“The risk of a reversal in the last decade’s trend of falling yields is palpable”, the article reads. “The governments of the two largest economies are spending more, and relying on debt to plug much of their revenue shortfall”.
To be clear, the drum beat of fiscal stimulus is getting louder. Japan is set to roll out new measures in a bid to ward off a recession, for example. India unveiled corporate tax cuts in September, South Korea is opening the taps, Christine Lagarde is pleading with Germany to loosen the purse strings and then there’s Donald Trump, who, despite being an ostensible “Republican”, has demonstrated that when it comes to ushering in the domestic growth renaissance he promised on the campaign trail, there is no deficit too large to deter the administration. As far as China is concerned, Beijing intends to lean on local governments and infrastructure spending to bolster growth in the new year.
Remember, the larger the fiscal deficit, the better the growth outcomes, generally speaking. In the absence of inflation, and considering the dormant Phillips curve, the arguments for governments that print reserve currencies not spending to bolster employment and growth are dwindling fast, in what many claim is a new economic paradigm.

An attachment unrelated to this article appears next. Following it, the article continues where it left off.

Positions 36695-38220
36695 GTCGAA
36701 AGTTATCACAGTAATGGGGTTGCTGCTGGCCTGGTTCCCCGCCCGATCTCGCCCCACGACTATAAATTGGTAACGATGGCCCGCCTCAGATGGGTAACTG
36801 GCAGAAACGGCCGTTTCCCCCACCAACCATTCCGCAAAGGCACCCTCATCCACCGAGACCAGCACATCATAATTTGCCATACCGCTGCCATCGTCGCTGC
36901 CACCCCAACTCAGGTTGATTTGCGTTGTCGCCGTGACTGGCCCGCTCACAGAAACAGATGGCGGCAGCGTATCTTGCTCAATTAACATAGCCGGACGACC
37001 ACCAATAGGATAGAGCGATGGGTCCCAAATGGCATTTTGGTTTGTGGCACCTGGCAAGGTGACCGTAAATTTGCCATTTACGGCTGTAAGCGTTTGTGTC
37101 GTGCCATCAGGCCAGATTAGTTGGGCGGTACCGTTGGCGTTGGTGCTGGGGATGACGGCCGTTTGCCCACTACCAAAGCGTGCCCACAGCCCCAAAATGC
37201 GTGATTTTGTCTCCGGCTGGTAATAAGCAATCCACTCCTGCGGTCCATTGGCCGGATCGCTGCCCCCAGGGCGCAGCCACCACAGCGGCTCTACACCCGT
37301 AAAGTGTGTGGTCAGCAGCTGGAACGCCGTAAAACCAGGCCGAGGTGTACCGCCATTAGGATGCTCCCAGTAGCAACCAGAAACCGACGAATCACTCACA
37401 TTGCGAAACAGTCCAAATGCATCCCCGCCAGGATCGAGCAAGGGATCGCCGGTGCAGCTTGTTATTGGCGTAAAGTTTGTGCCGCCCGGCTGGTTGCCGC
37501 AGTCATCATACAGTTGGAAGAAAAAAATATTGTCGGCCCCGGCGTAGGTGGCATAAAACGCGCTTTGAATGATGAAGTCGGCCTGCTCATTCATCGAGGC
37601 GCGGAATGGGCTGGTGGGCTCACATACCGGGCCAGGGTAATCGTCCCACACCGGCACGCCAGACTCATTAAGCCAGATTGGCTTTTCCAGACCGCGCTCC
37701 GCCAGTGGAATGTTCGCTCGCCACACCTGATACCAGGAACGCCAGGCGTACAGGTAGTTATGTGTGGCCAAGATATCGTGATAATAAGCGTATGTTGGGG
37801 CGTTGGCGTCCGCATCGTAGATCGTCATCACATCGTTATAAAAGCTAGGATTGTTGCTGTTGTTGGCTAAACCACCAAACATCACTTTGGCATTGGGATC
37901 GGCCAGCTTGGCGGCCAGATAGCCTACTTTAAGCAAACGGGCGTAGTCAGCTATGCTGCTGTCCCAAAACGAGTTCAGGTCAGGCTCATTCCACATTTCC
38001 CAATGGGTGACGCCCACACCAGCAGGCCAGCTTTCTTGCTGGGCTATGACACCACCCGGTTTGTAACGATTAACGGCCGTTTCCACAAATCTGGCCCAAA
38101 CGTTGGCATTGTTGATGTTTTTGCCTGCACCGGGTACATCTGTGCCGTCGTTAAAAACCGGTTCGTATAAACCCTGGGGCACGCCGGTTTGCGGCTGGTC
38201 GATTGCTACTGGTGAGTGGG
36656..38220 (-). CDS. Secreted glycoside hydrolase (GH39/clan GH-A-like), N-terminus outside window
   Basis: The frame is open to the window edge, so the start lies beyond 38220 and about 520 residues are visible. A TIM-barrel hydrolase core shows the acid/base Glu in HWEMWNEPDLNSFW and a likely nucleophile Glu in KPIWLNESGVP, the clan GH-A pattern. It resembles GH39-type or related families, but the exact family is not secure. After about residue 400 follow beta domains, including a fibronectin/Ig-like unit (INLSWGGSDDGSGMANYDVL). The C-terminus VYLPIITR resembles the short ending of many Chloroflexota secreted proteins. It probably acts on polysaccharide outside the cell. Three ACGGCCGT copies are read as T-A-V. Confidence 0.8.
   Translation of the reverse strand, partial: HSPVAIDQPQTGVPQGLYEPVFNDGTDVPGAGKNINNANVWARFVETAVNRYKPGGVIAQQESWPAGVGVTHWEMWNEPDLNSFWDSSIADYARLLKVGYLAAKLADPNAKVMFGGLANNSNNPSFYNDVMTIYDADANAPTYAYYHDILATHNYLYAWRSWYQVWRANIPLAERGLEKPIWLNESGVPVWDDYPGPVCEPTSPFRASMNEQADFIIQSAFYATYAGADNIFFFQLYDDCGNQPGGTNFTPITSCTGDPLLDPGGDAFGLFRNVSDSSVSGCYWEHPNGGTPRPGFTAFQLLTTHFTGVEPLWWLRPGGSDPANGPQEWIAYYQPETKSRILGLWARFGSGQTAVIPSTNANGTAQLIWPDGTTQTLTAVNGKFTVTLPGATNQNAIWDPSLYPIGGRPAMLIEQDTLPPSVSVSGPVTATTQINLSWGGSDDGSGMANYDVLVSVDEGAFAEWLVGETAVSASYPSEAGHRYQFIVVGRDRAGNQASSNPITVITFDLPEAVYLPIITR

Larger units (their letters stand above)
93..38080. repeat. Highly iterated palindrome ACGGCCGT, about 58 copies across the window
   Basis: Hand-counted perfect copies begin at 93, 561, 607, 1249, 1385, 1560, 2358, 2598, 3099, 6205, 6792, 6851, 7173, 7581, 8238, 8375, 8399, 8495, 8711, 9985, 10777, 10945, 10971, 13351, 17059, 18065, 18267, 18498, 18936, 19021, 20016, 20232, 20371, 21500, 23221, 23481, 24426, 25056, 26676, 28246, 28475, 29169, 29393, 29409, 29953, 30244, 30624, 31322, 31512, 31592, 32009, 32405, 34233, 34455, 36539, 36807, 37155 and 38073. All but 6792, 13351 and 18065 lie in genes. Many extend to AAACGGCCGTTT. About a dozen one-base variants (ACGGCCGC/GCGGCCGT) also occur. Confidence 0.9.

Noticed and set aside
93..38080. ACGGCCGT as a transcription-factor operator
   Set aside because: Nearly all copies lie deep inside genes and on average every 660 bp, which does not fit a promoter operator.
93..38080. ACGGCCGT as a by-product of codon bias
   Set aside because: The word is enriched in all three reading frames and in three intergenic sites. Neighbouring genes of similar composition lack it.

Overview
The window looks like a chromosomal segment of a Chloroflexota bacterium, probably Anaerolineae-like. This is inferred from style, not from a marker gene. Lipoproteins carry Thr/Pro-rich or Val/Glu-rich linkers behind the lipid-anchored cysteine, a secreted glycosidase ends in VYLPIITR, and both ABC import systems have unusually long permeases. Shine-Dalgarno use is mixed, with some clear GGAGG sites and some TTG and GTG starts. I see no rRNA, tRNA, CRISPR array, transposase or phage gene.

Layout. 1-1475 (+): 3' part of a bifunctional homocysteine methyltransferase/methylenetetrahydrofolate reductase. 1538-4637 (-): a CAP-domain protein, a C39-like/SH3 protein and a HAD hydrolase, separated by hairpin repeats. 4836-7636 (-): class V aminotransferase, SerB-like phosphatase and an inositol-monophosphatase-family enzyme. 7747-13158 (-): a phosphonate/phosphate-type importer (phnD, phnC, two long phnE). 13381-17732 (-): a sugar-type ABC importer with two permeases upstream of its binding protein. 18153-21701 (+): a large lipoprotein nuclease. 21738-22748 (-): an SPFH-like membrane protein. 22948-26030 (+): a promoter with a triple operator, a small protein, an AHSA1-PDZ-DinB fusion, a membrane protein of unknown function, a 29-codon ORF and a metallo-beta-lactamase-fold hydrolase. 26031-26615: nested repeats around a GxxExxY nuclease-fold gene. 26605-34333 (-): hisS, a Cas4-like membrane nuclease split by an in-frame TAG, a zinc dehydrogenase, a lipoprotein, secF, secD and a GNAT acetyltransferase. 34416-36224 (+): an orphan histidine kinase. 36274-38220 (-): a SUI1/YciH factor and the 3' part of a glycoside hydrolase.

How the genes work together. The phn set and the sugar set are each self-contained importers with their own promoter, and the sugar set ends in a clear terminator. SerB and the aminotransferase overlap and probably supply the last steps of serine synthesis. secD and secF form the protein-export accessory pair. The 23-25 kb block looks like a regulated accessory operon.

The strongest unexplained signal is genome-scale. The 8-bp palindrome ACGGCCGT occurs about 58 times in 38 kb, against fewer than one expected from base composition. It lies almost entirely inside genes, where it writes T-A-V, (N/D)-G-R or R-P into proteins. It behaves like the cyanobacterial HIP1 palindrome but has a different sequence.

Part of the argument for more fiscal stimulus revolves around the notion that monetary policy has reached the limits, with rates at or near the lower bound in many locales and G3 balance sheets still bloated.
Ultimately, some manner of coordination between monetary and fiscal policy (“public-private partnerships“, if you will) is inevitable.
“Greater coordination between fiscal and monetary authorities is almost certainly the wave of the future”, MMT patron saint Stephanie Kelton told Bloomberg, in a July interview from (appropriately) Tokyo. While Kelton said central banks won’t admit to having lost their independence, the bottom line is that “you’re going to see central banks responding in more accommodative, coordinating ways”.
“I don’t think explicit fiscal and monetary policy coordination is necessary as long as central banks do their job appropriately in pursuing their mandates”, Goldman’s Jan Hatzius told the bank’s Allison Nathan, in an interview. “If that’s the case, then in a situation that requires fiscal stimulus, the central bank will effectively cooperate and be patient in responding to the inflationary pressures that emerge [but the] bottom line [is that] you don’t need explicit coordination unless the central bank is pursuing an overly-restrictive policy, and if that’s the case, it will probably be difficult for fiscal and monetary authorities to agree on a coordinated policy anyway”.
Central banks have certainly been accommodating. Colloquially speaking, Germany can borrow for free, and so can Japan, a state of affairs Trump has bemoaned on Twitter in the course of demanding that Jerome Powell get America’s rates to zero or below.